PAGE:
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Senate passes wide-ranging budget bill

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DES MOINES — The Iowa Senate passed its last piece of the fiscal 2013 budget Tuesday, but not before members tried to debate a handful of “dead” issues that included a ban on traffic enforcement cameras, a proposal to allow Iowans to use “stand your ground” reasonable force in protecting themselves and a new effort to readjust the school calendar to discourage districts from starting classes in mid-August.

Senate President Jack Kibbie, D-Emmetsburg, called it a “close call” given that the standings appropriations bill was a wide-ranging fiscal 2013 budget bill that covered multiple subjects, but in the end he ruled that most of the hot-button policy issues that senators attempted to add to House File 2465 were not eligible to be debated.

“I don’t blame anybody for offering amendments on a bill that’s the last train out of town, and I hope this is the last train out of town,” Kibbie said, confiding that he had long fought to keep school districts from starting class before Sept. 1 and restricting state Department of Education officials ability to grant waivers to virtually every district — hurting tourist attractions and businesses that rely on families and young people as employees.

Sen. Brad Zaun, R-Urbandale, the lead sponsor of the traffic camera ban amendment, said Tuesday’s outcome “means this issue is probably dead for this year.”

In the end, senators voted 26-22 — along partisan party lines — to approve the $2.785 billion approach favored by majority Democrats that included a 4 percent “allowable growth” increase for K-12 schools for the 2013-14 school year and fully funded local government property tax credits for next fiscal year by using $55 million out of a newly created taxpayer trust account.

Senate Democrats also voted to put on hold a decision by the state Board of Regents to close Malcolm Price Lab School in Cedar Falls by earmarking $3 million to keep the research and development school at the University of Northern Iowa open for one year while the issue gets further study. Senators also approved $137,000 next fiscal year for the state Department of Public Health to establish an Iowa youth prevention suicide hot line that would include an anti-bullying Internet site and texting capabilities.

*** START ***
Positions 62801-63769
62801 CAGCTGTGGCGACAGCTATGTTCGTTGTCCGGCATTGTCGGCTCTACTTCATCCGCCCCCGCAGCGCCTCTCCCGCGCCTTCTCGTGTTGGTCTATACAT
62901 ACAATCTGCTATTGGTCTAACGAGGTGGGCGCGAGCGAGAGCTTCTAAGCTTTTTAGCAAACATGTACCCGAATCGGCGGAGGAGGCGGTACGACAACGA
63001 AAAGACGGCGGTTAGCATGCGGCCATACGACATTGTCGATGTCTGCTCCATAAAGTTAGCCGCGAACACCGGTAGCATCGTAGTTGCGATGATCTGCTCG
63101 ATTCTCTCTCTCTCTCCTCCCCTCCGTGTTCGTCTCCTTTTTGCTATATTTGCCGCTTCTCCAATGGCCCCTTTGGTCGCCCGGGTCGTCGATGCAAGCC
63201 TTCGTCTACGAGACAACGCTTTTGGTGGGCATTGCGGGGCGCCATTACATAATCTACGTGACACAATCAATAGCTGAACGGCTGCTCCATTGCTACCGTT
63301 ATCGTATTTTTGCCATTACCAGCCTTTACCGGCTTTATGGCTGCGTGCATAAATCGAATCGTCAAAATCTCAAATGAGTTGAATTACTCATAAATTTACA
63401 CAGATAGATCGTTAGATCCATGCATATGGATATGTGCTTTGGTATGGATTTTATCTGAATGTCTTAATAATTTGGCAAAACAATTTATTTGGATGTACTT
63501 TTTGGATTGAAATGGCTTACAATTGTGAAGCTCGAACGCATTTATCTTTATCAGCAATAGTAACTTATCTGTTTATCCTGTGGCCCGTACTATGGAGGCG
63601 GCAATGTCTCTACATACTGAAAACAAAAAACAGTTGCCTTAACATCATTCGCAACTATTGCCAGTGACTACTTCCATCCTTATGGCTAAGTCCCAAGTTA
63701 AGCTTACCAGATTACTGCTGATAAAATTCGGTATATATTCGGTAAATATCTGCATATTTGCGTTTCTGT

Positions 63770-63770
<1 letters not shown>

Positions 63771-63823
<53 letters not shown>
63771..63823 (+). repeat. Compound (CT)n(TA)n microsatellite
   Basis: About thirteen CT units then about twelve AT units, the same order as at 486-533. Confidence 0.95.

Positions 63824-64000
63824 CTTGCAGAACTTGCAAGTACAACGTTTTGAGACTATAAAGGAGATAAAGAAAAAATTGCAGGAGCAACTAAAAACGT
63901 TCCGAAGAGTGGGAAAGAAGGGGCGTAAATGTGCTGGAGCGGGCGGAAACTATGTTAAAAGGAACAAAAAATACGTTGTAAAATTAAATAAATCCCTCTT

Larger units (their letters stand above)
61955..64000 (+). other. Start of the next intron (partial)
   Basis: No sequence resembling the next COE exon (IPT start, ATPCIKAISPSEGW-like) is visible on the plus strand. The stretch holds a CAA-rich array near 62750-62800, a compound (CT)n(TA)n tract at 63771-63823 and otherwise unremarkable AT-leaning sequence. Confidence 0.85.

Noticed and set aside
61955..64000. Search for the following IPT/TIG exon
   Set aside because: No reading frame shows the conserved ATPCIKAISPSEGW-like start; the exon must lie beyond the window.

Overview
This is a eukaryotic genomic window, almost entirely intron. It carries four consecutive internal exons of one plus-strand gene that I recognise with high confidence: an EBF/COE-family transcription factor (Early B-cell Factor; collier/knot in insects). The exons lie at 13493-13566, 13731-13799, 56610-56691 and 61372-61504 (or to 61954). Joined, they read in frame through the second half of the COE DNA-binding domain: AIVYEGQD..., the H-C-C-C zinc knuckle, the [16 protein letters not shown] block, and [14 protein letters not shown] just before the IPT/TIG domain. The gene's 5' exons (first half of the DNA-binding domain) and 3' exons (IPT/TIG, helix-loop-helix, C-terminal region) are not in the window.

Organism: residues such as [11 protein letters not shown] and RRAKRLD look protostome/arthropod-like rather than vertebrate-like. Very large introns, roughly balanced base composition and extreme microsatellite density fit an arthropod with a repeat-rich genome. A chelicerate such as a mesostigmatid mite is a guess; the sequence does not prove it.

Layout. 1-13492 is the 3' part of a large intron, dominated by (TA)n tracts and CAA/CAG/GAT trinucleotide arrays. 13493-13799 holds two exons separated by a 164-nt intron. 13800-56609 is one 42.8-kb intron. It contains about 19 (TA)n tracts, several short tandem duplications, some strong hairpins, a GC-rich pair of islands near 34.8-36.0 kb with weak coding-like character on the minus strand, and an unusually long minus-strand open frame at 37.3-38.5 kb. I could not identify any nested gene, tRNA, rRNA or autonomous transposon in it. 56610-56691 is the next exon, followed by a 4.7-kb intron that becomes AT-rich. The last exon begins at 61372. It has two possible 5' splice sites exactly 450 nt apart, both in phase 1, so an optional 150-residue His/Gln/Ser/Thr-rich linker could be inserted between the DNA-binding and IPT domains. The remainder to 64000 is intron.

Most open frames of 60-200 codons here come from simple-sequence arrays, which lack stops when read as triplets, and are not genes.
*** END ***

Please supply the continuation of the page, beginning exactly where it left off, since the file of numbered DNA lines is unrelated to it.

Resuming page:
The House-passed version did not include any K-12 school “allowable growth” money and rejected efforts to fully fund the property tax credits using a one-time source — an amendment offered by Sen. Bill Dix, R-Shell Rock, during Tuesday’s Senate floor debate that failed by a 22-26 margin.

Senators did approve an amendment by Sen. Joni Ernst, R-Red Oak, to move up the enactment date on a disaster relief measure already signed by Gov. Terry Branstad to make help available for victims in southwest Iowa hit by severe weather and tornadoes last month.

They also approved an amendment 46-2 offered by Sen. Rick Bertrand, R-Sioux City, that resurrected an “infused” alcoholic beverages bill that had been sidelined in the House earlier in the session. Under the bill, Iowa bartenders and restaurateurs would be able to mix and store “infused” drinks for up to 72 hours. Infused drinks blend spirits such as vodka, gin and tequila with ingredients such as spices, herbs, fruits, vegetables or candy, and under current law, bars and restaurants are not allowed to keep such “infused” liquors or mixed drinks for more than 24 hours.

Tuesday’s vote was significant because it meant both chambers now have passed all their budget pieces and most will be negotiated by House-Senate conference committees.

“I think we’re making progress,” said House Speaker Kraig Paulsen, R-Hiawatha, whose House chamber was devoid of floor action and most members Tuesday and likely will be so again today. “We seem to make two steps forward, one back, two steps forward, one back,” he said. “So I think, you know, net we continue to move forward. I am satisfied that everyone is working and we’re working toward resolution.”

Senate Majority Leader Mike Gronstal, D-Council Bluffs, also indicated progress is still occurring but the Senate is not slated to convene again until Thursday morning. “We’re getting closer and closer. We really are,” he said.

Also Tuesday, the Senate voted 26-23 to approve Senate File 2293 by requiring that state officials track available data on health-care expenses, with an eye on finding ways to control costs and slow the growth of insurance premiums. The proposal would require the state insurance commissioner to establish a health insurance and cost containment bureau. Senators also approved language that sponsors said would fix a $35 million state program — the Iowa Comprehensive Health Association, or HIPIOWA-FED — that is charged with insuring Iowans with pre-existing conditions, but that advocates contend is denying coverage to HIV-positive residents.


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